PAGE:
While I was wondering in my mind what to do, the landlord stepped into a room and soon returned with a large, well-filled pocket book, and handed it to me saying, "There is money, take what you want, and when yours comes, you can return it. If I should sell you things on credit, you might think I took advantage of your circumstances and charge you more than if you had money. Take what money you want, look around and buy where you can do the best."

I thought how very different from the average white man whether Gentile or Mormon.

The landlord proved a true gentleman in every respect, giving us much useful information and treating us kindly during our stay.

As soon as we got cleaned up and rested a little, we called upon the governor and presented the letter received from the Jefe Politico of El Paso. He received us kindly, saying that he had heard about us, and laughingly said he had heard of Padre Borajo's speech and hoped we were not so bad as the padre had represented us to be.

Governor Ochoa was an intelligent, liberal-minded man and was much respected. His name is still held in respectful remembrance in Chihuahua. He was known to be truthful and honest. He was quite learned and understood well the condition of Mexico.

After explaining our reasons to him for visiting Mexico, he said he was glad to have us come among them; that he believed our principles taught to the people would do them good. He also said that he was well acquainted with the lands of Mexico and would give us all the information he could to help us understand them properly, so we could report correctly to Brigham Young.

The governor recommended us to the Jefe Politico of Chihuahua who furnished us the public cockpit to preach in. Printed notices were circulated. The editor of the official paper gave us a favorable notice.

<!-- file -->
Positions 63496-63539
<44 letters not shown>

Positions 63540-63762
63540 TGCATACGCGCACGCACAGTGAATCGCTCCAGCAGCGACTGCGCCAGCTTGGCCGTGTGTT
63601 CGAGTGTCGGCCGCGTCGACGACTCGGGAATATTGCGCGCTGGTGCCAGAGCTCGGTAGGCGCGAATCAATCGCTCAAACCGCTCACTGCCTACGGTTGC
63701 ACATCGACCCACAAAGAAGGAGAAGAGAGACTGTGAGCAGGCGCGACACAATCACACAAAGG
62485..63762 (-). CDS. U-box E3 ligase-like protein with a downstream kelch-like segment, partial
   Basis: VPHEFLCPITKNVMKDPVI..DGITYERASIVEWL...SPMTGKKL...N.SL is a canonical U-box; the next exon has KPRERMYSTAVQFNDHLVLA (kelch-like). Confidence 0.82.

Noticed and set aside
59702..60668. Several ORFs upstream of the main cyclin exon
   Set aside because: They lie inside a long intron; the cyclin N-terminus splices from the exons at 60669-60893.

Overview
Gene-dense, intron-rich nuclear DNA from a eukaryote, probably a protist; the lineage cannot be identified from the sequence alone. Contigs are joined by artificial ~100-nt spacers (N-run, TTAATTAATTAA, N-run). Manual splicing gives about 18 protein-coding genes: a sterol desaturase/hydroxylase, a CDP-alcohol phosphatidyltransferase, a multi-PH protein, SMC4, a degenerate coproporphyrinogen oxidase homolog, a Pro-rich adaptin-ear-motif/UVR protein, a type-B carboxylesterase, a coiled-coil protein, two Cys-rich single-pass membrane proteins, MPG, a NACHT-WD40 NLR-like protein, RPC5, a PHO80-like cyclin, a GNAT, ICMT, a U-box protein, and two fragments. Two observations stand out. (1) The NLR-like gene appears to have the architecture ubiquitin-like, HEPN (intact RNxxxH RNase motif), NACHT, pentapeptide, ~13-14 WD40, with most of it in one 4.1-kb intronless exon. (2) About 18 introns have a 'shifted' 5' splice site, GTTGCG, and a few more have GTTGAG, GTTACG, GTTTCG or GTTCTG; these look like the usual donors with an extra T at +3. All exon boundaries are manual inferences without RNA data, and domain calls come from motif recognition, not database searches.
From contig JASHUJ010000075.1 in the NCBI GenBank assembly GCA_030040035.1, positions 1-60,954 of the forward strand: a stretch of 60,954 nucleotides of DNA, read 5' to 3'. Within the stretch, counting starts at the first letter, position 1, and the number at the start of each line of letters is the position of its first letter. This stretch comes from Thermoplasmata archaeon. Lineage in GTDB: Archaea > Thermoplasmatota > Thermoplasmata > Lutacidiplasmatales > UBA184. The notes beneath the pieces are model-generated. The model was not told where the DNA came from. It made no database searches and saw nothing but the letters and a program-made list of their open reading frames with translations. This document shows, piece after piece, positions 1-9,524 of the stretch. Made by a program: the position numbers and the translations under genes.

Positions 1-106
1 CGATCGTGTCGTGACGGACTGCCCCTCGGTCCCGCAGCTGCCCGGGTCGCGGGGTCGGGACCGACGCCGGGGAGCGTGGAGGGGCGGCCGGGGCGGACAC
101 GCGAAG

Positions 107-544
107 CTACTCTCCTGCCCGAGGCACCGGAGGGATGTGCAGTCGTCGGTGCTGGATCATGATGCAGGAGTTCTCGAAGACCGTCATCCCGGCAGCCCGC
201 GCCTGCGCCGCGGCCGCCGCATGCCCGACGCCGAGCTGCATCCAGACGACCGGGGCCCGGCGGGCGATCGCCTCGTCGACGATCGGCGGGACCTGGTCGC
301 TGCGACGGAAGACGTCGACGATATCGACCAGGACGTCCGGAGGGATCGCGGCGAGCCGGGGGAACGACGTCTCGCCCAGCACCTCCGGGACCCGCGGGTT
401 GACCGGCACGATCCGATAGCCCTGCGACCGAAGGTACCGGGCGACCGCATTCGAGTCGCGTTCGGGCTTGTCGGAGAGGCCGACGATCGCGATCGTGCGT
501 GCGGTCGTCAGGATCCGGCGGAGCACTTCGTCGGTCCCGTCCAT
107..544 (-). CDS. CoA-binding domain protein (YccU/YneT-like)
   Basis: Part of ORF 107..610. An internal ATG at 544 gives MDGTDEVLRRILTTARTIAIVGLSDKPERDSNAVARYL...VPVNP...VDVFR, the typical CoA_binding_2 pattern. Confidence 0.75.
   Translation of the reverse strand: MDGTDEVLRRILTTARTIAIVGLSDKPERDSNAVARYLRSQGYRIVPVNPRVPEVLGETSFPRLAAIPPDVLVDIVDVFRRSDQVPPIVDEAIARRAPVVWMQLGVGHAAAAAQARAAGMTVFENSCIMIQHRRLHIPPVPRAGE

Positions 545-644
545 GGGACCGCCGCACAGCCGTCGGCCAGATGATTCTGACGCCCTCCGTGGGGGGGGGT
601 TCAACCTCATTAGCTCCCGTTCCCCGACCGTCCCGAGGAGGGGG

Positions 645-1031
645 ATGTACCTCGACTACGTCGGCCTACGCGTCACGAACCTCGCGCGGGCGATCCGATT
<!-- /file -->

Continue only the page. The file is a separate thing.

In the evening, at the time of meeting, quite a respectable congregation had gathered. The caulk fighting was still going on, but soon closed. Many persons there at their national sport remained to hear us.

As I was the only one who could speak in Spanish, Brother Tenney having gone north, I had to do the preaching. It was quite a task but I knew the native politeness. No Mexican will ever jeer a foreigner if he tries to speak their language. They will listen attentively and try to understand. I understood Spanish quite well, but had never spoken in public and, no doubt, made many blunders. However, our audience seemed pleased.

When meeting was over many came and shook hands with us and said they liked what had been preached. One aged blind man who had held a discussion with the Bishop of Durango, said he had been preaching our doctrine for years. He showed us a report of his discussion. The old fellow, although very poor, had made a name that is known far and wide. No one could answer him. He came to our rooms next day and talked for a long while. We gave him some of our books to distribute. He lived at Jabonero, southwest from Chihuahua some two hundred miles. He said the honest people of Mexico would believe our words. The old man manifested a great desire to have us go to his town. I had never heard of him since, but we were all impressed with his honesty.

By invitation we visited Gov. Ochoa several times. He explained fully to us the condition of government lands. He said the Mexican government made big offers of land to colonizers, but the fact was, they had no good land; that all desirable tracts for settling were covered by old grants with titles. He desired us to say to Brigham Young that if he wanted lands for his people they must be bought from the owners; and for him not to be deceived by any offers coming from the government of Mexico. He said their offers were polite and looked pretty on paper, and sounded well when listened to; and he really believed that if they could do as they offered to they would.